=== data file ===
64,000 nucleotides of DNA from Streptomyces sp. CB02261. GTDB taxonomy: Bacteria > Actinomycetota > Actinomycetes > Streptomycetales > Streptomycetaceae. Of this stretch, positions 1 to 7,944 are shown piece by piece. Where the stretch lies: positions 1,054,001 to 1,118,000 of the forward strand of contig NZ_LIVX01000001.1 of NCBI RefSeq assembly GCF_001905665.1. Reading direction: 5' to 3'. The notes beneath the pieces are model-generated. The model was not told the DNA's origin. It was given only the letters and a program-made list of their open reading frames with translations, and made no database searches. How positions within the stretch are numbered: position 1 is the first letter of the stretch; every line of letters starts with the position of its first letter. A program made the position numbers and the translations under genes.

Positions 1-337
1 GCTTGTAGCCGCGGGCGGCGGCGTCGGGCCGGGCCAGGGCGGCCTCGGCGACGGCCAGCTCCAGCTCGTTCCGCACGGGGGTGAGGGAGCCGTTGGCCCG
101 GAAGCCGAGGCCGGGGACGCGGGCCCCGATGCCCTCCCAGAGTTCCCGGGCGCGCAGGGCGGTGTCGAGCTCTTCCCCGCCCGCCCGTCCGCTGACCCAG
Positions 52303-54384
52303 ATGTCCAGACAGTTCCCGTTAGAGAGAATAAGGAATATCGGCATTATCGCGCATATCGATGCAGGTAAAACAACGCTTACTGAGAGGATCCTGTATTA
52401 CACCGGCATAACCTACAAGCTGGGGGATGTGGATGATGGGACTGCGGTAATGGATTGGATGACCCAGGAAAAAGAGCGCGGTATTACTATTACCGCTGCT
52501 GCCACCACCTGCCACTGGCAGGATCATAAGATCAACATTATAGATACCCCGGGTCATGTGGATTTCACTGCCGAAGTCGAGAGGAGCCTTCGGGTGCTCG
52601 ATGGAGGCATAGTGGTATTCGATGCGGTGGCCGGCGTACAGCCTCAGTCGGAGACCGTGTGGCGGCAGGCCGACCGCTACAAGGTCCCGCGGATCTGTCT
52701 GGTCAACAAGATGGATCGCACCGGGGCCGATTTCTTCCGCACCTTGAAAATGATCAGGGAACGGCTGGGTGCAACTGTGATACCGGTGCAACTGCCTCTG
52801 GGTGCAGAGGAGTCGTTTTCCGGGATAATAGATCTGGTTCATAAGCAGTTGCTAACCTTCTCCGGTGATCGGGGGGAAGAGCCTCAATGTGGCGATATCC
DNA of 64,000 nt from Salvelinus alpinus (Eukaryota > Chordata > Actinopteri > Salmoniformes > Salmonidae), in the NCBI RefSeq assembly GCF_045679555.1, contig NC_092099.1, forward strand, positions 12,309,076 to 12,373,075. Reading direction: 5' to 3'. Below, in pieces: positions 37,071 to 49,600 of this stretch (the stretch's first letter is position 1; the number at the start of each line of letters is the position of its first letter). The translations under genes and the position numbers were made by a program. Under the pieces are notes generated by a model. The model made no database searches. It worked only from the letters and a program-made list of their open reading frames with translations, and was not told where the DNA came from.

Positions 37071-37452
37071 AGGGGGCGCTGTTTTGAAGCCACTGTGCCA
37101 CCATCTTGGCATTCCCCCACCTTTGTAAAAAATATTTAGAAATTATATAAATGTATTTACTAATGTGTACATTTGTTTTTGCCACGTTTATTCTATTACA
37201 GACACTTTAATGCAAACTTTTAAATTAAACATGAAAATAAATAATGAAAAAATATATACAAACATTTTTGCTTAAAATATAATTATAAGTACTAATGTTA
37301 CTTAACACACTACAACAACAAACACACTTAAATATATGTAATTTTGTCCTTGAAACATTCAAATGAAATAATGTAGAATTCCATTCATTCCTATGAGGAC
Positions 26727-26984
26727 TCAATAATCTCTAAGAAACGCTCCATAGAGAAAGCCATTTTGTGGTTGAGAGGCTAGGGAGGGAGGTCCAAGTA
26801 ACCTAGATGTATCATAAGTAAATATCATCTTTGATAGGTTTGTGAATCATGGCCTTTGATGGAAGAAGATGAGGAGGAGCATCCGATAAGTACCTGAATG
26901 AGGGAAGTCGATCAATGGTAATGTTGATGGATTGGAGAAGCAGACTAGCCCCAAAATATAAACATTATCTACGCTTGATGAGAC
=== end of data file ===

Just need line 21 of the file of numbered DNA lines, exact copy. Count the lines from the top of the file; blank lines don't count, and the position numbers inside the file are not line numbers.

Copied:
26901 AGGGAAGTCGATCAATGGTAATGTTGATGGATTGGAGAAGCAGACTAGCCCCAAAATATAAACATTATCTACGCTTGATGAGAC